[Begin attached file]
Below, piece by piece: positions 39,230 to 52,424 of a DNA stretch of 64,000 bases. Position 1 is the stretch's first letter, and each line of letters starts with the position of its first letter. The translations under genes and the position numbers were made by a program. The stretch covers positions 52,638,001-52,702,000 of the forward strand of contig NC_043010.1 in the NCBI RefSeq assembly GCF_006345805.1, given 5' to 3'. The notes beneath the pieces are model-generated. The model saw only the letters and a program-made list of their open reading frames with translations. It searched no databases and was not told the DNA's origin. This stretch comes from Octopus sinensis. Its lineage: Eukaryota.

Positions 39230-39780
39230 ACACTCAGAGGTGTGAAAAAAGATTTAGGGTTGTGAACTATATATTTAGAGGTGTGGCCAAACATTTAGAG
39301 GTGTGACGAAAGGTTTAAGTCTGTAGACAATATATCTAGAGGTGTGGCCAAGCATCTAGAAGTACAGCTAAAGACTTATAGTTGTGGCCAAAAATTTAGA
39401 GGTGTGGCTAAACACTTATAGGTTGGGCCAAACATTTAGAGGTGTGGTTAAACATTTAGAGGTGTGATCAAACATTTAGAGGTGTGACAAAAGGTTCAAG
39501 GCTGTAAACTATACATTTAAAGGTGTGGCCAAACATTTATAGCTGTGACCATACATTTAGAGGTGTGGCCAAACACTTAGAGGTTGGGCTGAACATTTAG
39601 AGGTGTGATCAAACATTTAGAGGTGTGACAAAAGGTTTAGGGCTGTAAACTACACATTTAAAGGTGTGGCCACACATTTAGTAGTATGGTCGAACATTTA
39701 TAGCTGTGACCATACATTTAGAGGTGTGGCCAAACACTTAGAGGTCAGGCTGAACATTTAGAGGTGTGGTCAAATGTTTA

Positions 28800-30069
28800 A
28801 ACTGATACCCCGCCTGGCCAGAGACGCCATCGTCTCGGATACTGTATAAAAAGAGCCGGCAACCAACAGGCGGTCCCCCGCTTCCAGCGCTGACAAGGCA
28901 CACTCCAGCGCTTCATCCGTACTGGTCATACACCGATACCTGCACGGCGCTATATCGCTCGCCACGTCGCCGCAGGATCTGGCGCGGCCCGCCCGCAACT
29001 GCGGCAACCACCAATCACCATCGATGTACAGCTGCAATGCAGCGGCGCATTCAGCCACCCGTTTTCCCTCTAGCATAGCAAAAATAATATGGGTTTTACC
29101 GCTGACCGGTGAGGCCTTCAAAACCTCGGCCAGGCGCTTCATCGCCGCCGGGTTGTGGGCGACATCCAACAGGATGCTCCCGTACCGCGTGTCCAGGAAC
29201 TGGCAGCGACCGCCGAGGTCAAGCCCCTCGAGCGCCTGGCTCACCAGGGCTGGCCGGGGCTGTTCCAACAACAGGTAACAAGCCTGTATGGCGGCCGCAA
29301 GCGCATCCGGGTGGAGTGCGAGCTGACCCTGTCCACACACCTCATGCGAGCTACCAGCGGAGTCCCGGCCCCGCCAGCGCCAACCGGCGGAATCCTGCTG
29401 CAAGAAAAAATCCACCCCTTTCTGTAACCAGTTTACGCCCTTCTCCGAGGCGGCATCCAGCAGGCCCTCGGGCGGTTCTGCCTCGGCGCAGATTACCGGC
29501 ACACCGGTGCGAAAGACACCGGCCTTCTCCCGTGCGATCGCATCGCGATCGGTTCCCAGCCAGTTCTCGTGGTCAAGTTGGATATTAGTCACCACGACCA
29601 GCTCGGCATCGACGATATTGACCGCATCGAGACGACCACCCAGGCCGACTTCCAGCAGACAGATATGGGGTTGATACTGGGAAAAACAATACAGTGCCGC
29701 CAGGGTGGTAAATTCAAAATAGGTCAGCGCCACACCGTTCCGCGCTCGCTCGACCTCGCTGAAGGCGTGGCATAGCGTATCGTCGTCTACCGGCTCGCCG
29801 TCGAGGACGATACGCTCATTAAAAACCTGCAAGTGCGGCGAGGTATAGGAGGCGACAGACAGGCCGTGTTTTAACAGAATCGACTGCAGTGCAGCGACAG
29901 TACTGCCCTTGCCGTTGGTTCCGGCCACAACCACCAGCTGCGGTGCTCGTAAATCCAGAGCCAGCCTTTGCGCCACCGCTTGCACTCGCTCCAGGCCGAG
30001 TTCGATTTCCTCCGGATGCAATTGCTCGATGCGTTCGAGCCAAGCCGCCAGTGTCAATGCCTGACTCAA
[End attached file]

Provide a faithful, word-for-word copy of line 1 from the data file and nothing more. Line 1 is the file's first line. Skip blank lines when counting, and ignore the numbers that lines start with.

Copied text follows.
Below, piece by piece: positions 39,230 to 52,424 of a DNA stretch of 64,000 bases. Position 1 is the stretch's first letter, and each line of letters starts with the position of its first letter. The translations under genes and the position numbers were made by a program. The stretch covers positions 52,638,001-52,702,000 of the forward strand of contig NC_043010.1 in the NCBI RefSeq assembly GCF_006345805.1, given 5' to 3'. The notes beneath the pieces are model-generated. The model saw only the letters and a program-made list of their open reading frames with translations. It searched no databases and was not told the DNA's origin. This stretch comes from Octopus sinensis. Its lineage: Eukaryota.